It would have also offered some would-be migrants the chance to apply for a guest-worker programme.

The bill also proposed tougher border controls to prevent more illegal immigrants from entering the country.

No doubt it's high time Republicans made it clear that they do have a back bone, but they choose to do it over a bill that would have opened up immigration at the same time improving efforts to enforce US borders?

The most important principle that needs to be upheld here is that nations benefit from immigration - they don't loose.

I sympathise with those that decry the modern day western immigration system. The huge entitlement schemes western nations have created has led to a situation where people immigrate for all the wrong reasons: namely for government endorsed graft.

The reason why many immigrants come to western countries is for the great nanny-state that will allow them not to work.

People shouldn't be coming here so that they can live off the state. But surely the solution isn't to limit the free movement of goods and people. It makes more sense to attack the system of entitlements and attack the root of the problem of the modern day immigration crisis.

Further it makes even less sense to attack illegal mexicans living in the US. They aren't living on graft, they are scrapping a living off of the breadcrumbs of legal citizens tables.

So I have to ask the question just what is wrong with amnesty? Wasn't the US founded on immigrants?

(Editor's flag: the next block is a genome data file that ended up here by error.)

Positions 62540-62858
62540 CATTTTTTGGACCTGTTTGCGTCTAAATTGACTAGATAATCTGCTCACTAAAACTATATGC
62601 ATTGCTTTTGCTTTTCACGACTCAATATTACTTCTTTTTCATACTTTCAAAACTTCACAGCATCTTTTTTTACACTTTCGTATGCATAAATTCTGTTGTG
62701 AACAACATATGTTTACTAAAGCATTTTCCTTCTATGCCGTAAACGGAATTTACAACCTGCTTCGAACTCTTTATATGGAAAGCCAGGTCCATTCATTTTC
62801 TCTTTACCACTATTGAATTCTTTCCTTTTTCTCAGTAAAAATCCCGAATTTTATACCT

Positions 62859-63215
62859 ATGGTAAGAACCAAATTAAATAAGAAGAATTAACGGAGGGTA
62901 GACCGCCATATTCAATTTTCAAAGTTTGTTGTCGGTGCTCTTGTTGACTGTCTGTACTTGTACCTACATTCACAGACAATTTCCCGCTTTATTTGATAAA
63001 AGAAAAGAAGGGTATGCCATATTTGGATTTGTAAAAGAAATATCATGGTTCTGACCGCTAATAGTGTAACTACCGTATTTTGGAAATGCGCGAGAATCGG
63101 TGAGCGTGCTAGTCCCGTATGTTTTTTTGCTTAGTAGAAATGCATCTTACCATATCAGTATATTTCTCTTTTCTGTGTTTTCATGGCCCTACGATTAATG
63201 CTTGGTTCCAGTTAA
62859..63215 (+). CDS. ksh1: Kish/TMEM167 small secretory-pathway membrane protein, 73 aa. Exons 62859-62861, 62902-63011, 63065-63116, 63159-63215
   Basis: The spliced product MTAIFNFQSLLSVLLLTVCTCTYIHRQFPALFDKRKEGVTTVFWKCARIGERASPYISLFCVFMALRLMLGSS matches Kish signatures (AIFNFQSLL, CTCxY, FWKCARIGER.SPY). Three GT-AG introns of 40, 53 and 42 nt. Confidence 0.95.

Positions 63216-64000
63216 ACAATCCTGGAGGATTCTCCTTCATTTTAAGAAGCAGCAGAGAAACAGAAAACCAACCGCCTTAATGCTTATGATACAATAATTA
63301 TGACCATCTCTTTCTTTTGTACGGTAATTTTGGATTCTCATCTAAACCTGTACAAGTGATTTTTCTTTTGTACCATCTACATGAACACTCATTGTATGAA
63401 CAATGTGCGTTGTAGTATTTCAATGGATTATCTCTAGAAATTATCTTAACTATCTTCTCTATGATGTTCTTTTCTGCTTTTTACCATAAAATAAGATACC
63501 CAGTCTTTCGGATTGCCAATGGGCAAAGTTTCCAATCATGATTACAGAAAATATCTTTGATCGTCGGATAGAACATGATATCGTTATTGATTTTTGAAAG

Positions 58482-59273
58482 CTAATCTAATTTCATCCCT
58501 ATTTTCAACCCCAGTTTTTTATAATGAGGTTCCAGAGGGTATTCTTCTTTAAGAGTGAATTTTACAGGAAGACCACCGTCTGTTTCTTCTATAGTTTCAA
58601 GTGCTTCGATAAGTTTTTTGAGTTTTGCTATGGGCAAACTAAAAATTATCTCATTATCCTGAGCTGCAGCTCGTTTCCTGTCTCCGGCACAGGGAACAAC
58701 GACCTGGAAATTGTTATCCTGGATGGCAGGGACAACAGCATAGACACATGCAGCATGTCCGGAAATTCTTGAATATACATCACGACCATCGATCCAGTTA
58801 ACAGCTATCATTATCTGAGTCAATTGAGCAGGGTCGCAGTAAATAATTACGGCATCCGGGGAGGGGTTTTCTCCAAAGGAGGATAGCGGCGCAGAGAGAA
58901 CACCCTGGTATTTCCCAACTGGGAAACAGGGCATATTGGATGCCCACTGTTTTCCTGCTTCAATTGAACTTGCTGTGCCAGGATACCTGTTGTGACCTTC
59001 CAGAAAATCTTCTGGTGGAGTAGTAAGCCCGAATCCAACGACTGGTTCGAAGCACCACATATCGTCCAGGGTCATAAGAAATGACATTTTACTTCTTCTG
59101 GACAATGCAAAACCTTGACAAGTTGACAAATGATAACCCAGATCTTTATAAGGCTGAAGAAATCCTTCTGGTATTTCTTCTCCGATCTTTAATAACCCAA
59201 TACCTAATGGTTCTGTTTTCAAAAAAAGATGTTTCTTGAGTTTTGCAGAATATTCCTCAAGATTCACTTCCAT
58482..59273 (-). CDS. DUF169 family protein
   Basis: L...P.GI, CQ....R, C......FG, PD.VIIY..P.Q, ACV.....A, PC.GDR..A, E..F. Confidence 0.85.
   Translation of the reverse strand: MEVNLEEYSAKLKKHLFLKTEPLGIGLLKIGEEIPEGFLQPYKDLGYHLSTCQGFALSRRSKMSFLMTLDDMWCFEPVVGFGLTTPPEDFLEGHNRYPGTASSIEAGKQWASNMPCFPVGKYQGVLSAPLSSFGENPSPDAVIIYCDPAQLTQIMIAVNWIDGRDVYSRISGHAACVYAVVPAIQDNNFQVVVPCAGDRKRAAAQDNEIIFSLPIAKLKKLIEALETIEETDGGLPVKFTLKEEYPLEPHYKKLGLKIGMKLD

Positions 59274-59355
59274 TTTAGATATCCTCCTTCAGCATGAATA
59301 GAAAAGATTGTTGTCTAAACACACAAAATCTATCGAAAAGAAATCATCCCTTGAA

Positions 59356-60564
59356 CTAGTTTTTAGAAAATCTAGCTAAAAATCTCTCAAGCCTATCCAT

This was a bad move by Republicans in the US, and I fear it will lead to even worse as the months drown by.

Ron Paul Blues...

Republican Congressman Ron Paul is an odd character in the strange brew of Republican Presidential candidates. Being the only Republican in the bunch that was against the war in Iraq, has consistently voted against spending increases, is Pro-life, and anti-tax, one wonders why despite his low polling numbers he wasn't allowed into the debates in Iowa:
The Texas congressman, who has struggled to top 1 percent in national polls, wasn’t invited to a forum of presidential candidates Saturday in Des Moines. The gathering is sponsored by the Iowa Christian Alliance and the watchdog group Iowans for Tax Relief.

Instead of grumbling, Paul’s campaign decided to hold its own party _ in the same hall as the forum. They’re calling it a celebration of life and liberty.